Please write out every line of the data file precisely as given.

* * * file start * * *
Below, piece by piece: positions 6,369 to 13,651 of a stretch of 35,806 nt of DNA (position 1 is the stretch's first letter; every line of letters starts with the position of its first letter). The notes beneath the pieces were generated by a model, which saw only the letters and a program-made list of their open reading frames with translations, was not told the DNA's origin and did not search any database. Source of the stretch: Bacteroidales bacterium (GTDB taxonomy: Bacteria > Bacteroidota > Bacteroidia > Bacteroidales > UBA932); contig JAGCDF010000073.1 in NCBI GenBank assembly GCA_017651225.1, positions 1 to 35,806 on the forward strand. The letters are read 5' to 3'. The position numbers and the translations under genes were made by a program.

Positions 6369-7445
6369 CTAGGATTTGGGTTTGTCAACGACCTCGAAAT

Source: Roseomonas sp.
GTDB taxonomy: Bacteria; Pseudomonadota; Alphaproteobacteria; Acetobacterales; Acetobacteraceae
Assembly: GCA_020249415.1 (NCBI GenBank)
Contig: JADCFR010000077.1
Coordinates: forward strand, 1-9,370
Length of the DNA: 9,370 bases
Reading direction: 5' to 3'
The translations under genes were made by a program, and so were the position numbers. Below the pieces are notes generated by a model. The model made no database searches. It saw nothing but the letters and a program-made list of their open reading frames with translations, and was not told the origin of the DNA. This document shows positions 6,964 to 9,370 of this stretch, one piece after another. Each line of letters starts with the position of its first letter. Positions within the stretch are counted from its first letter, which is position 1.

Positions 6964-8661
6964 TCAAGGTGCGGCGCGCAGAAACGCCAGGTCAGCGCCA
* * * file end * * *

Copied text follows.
Below, piece by piece: positions 6,369 to 13,651 of a stretch of 35,806 nt of DNA (position 1 is the stretch's first letter; every line of letters starts with the position of its first letter). The notes beneath the pieces were generated by a model, which saw only the letters and a program-made list of their open reading frames with translations, was not told the DNA's origin and did not search any database. Source of the stretch: Bacteroidales bacterium (GTDB taxonomy: Bacteria > Bacteroidota > Bacteroidia > Bacteroidales > UBA932); contig JAGCDF010000073.1 in NCBI GenBank assembly GCA_017651225.1, positions 1 to 35,806 on the forward strand. The letters are read 5' to 3'. The position numbers and the translations under genes were made by a program.

Positions 6369-7445
6369 CTAGGATTTGGGTTTGTCAACGACCTCGAAAT

Source: Roseomonas sp.
GTDB taxonomy: Bacteria; Pseudomonadota; Alphaproteobacteria; Acetobacterales; Acetobacteraceae
Assembly: GCA_020249415.1 (NCBI GenBank)
Contig: JADCFR010000077.1
Coordinates: forward strand, 1-9,370
Length of the DNA: 9,370 bases
Reading direction: 5' to 3'
The translations under genes were made by a program, and so were the position numbers. Below the pieces are notes generated by a model. The model made no database searches. It saw nothing but the letters and a program-made list of their open reading frames with translations, and was not told the origin of the DNA. This document shows positions 6,964 to 9,370 of this stretch, one piece after another. Each line of letters starts with the position of its first letter. Positions within the stretch are counted from its first letter, which is position 1.

Positions 6964-8661
6964 TCAAGGTGCGGCGCGCAGAAACGCCAGGTCAGCGCCA